The human body is amazing. It even comes with its own clock. This internal, or biological clock tells us when itâ€™s time to eat and sleep. It will council us that, yes there are only two episodes of Lucifer left but it really is time to go to bed. So how can you help your team memberâ€™s circadian rhythm?
This concept of, â€œfake it â€˜till you make itâ€ is very bad advice for leaders. You will get caught faking it, most likely fairly quickly, and will lose any respect your team may have for you.
Too often the requirement to be a follower is interpreted to mean, â€œDo as youâ€™re told and donâ€™t argue.â€ Sometimes that may be necessary, but usually that approach does not benefit the team or the leader. A better approach is to support the leader.
No one’s perfect and when the average imperfect individual finds him or herself in a leadership position, there are suddenly many more opportunities to mess up. My own experience has proven this to be true. As the scope of responsibility grows, the likelihood of making mistakes increases. To avoid many common mistakes, make these five actions the core of your approach to your leadership responsibilities.
How do you evaluate a potential leader? You need to ask yourself a few questions and observe for the answers.
You know you should develop future leaders. It’s one of your primary leadership responsibilities. But how do you find those future leaders? How do you know if someone will be successful as a leader?
There’s been considerable discussion about mandated, paid sick-leave over the last few years. Proponents say providing paid sick leave is something businesses should do. Opponents say it’s too expensive.
The current situation with Covid has changed this discussion some, but at some point we’ll be back to talking about things like flu or a sick child. So, let’s examine the question from two points of view.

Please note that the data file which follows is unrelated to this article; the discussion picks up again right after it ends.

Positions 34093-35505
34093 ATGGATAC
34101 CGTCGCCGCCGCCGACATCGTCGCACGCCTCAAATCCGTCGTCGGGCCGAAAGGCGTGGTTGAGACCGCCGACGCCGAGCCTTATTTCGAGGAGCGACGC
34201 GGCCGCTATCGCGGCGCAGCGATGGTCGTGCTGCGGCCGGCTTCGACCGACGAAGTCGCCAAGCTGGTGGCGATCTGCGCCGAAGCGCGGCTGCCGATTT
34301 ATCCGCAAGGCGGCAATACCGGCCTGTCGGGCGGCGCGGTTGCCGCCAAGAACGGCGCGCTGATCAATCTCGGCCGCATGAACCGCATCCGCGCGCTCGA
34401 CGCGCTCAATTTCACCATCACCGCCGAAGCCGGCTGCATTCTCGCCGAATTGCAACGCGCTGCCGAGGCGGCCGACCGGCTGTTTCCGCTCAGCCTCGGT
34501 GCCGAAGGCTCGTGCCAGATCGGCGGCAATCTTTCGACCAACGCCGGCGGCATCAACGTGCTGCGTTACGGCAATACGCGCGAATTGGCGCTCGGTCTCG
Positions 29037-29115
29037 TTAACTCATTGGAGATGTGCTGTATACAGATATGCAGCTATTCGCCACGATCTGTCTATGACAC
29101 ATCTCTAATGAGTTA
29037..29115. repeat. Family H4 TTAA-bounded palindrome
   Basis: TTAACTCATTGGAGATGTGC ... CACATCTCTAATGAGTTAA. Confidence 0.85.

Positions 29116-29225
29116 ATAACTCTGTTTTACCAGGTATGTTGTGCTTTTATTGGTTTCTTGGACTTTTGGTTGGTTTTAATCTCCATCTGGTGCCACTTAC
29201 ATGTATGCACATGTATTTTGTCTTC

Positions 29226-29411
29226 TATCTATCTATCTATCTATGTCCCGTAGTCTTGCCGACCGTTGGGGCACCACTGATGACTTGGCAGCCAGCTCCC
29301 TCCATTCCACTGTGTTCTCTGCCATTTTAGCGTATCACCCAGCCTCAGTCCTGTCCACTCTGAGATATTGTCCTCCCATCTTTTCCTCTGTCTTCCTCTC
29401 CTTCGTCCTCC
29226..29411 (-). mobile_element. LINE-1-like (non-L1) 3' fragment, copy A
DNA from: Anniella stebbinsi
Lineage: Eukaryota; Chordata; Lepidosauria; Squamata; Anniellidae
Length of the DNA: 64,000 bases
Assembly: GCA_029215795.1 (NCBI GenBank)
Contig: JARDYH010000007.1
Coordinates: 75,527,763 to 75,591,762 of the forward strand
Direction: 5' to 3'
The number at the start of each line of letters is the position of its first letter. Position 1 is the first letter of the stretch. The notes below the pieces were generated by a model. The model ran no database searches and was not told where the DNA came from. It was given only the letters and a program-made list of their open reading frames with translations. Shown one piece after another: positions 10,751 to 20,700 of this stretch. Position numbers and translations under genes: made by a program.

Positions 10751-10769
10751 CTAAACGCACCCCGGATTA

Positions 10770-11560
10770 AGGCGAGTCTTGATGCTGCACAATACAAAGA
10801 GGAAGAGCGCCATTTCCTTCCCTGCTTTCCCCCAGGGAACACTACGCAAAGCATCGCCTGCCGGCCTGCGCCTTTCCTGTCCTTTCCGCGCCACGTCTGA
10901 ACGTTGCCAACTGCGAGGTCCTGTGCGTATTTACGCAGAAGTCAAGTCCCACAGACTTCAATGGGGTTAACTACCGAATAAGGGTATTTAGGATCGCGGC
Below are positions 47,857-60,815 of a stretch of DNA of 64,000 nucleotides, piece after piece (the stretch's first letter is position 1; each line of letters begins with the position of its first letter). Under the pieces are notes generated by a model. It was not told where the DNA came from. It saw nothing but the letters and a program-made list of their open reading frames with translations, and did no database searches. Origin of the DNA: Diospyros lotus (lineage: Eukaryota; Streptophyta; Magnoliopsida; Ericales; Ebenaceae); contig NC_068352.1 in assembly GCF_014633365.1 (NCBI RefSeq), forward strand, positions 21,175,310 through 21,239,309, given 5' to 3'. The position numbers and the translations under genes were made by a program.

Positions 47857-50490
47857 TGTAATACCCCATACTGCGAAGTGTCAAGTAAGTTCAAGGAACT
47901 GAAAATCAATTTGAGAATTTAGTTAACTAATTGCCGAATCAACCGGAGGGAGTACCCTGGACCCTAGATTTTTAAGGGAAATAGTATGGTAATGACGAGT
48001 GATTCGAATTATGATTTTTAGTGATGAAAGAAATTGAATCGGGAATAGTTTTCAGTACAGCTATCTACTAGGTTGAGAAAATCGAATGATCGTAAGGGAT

Employees want to be able to stay home when they are ill and not take a financial hit. That seems reasonable.
Employers don’t want to pay someone for not working. That too seems reasonable.
Have you ever heard, “That person has no values”? What that usually means is, “That person’s values are so different from mine that I don’t recognize them.”
It’s common to do a deep post mortem when things go wrong or failure happens. How come we donâ€™t put as much effort into learning from our successes?
A dhub dhub is an odd looking creature that can be found in parts of the Middle East. Full grown they are about 2 â€“ 3 feet long and look like a prehistoric cross between an alligator and a lizard with the beak of a snapping turtle. They aren’t particularly friendly, but aren’t aggressive either. They burrow into the ground and are content to just be left alone.
Apparently, unknown to me, several of the guys had found one of these dhub dhubs near the parking ramp and had adopted it.